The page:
The Mercedes-Benz SLS AMG Roadster

Wingless warrior.

NUVO Magazine: Mercedes-Benz SLS AMG Roadster

The Mercedes-Benz SLS AMG Roadster, with the Eilean Donan Castle, in Scotland’s Western Highlands, in the distance.

With the bright sun glistening off the Mediterranean, the deep blue sea of the French Riviera is barely separated from the crystal-clear blue sky that envelops us in our mechanical bubble. It’s only a seven-minute helicopter ride from Nice’s airport to the heliport in Monte Carlo. Including an extra security check, the shuttle to the copter end of the airport, and the busy airspace around this playground in southern France, the time it takes to fly is likely about the same as it would be to drive. The appeal, then, is not the speed of the helicopter ride, but the quality of the experience. And so it is with the all-new Mercedes-Benz SLS AMG Roadster.

Mercedes-Benz’s droptop version of its fastest and flashiest SLS AMG coupe two-seater arrives for 2012 as a machine that’s about as quick as the coupe, but provides a more relaxed, enjoy-the-freedom driving experience at lower speeds. In the process, the SLS AMG Roadster does away with the coupe’s signature roof-hinged gullwing doors—and with it, the coupe’s most crowd-attracting party trick. With the new soft-top’s roof down and its classic long-nose/short-deck proportions, it’s visually easy to confuse the SLS AMG Roadster with the only slightly less-powerful Mercedes-Benz SL 63 AMG two-seater.

Distinguishing these performance-oriented, two-seat AMG convertibles was a key engineering goal for Thomas Rappel, head of project management of the Benz’s AMG performance sub-brand. Much of Rappel’s team’s work on the Roadster was undertaken with an eye toward differentiating the driving experience from that of the long-running and popular SL, while keeping it close to the hardcore purity of the coupe.

“This is a true sports car, so we had to leave out a lot of luxury features,” says Rappel; this included cooled seats as well as the SL’s ABC active suspension. “We had to make sure there was room [in the market] for the SLS Roadster and SL.”

Therefore, taking out weight from the SLS AMG Roadster therefore became an obsession. It is the first Benz convertible to offer a completely aluminum chassis and body, and it weighs in at 1,735 kilograms, only 40 kilograms heavier than the SLS AMG coupe. This is also a significant 300 to 400 kilograms lighter than the SL 63 AMG, says Mercedes, making the two related droptops more like second cousins than twins.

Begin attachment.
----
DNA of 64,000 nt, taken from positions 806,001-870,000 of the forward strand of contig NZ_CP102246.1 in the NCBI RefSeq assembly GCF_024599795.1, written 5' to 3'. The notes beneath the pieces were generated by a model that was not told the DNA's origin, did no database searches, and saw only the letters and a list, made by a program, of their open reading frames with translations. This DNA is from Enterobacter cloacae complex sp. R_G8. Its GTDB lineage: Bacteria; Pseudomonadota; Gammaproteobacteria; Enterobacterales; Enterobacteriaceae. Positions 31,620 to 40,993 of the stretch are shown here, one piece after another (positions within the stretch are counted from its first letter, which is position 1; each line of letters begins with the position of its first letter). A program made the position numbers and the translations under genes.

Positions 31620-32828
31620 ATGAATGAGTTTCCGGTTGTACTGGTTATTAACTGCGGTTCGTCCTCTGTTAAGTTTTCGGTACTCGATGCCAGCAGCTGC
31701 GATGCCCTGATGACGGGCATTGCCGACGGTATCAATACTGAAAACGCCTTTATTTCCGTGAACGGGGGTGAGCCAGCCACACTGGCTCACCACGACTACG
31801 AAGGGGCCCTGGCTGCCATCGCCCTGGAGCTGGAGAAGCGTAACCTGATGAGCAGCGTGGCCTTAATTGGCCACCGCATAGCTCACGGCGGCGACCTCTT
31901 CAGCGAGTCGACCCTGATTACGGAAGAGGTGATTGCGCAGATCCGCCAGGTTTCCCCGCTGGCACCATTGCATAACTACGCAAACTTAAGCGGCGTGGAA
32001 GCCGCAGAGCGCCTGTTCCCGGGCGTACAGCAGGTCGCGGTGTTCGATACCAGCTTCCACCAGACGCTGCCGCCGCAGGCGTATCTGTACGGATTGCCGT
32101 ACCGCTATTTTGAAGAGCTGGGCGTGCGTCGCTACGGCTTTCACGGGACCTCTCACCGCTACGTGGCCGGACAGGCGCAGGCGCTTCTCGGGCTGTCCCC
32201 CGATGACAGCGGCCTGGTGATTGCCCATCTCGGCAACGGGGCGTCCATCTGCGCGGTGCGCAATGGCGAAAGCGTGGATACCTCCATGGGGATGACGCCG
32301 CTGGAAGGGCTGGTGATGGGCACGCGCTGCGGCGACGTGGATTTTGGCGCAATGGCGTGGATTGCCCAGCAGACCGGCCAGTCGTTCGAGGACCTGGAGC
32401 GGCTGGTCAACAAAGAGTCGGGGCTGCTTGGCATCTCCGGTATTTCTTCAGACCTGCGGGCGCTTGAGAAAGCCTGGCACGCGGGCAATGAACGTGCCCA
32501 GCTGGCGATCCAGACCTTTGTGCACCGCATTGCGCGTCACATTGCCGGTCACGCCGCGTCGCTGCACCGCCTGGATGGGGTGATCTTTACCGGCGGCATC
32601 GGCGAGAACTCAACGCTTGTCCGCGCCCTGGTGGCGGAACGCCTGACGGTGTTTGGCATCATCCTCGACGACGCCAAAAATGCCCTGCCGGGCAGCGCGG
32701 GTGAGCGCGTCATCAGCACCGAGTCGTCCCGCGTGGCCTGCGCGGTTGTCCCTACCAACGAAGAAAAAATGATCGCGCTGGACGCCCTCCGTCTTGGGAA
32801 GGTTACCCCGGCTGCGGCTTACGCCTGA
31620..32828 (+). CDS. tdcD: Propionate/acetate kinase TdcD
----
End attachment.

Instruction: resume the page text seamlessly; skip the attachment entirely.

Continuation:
Mercedes-Benz’s droptop version of its fastest and flashiest SLS AMG coupe two-seater arrives for 2012 as a machine that’s about as quick as the coupe, but provides a more relaxed, enjoy-the-freedom driving experience.

Detail-oriented types will notice that both SLS AMG models make the exact same 563 horsepower and 469 pound-feet of torque, and even with the slight weight gain of the Roadster, Mercedes says they have the same blistering 3.8-second 0–100 km/h times, as well as the same electronically limited 317 km/h top speed. Or just about fast enough with the top down to rip out much of anyone’s hair.

A retractable spoiler helps provide down force at those elevated speeds, which are extreme even for the Autobahn—so hopefully you have a good connection at your local racetrack, as they often require roll cages to be installed in convertibles if you want to do much serious lapping.

According to Mercedes-Benz, their weight-saving focus also accounts for why their priciest convertible (starting at $213,200) is also one of the few Benzes to offer a soft-top instead of the folding hardtop prevalent elsewhere in its lineup. In keeping with the car’s overall quick reflexes, the top disappears in a very fast 11 seconds, and at speeds of up to 50 kilometres an hour. I tried it while moving, and it works as advertised—it’s handy at stoplights because it means you don’t have to keep a line of motorists angrily waiting while the top goes down, which encourages you to drop it more often.

The SLS AMG Roadster’s top is also easier to live with day to day than its hardtop counterpart, which can’t be said for most convertibles. With the Roadster’s regular doors, you may need a wider spot to park in to avoid hitting the cars next to you, but at least the bottom edges of any upward-swinging doors are no longer an obstacle for your head to avoid when you get in and out.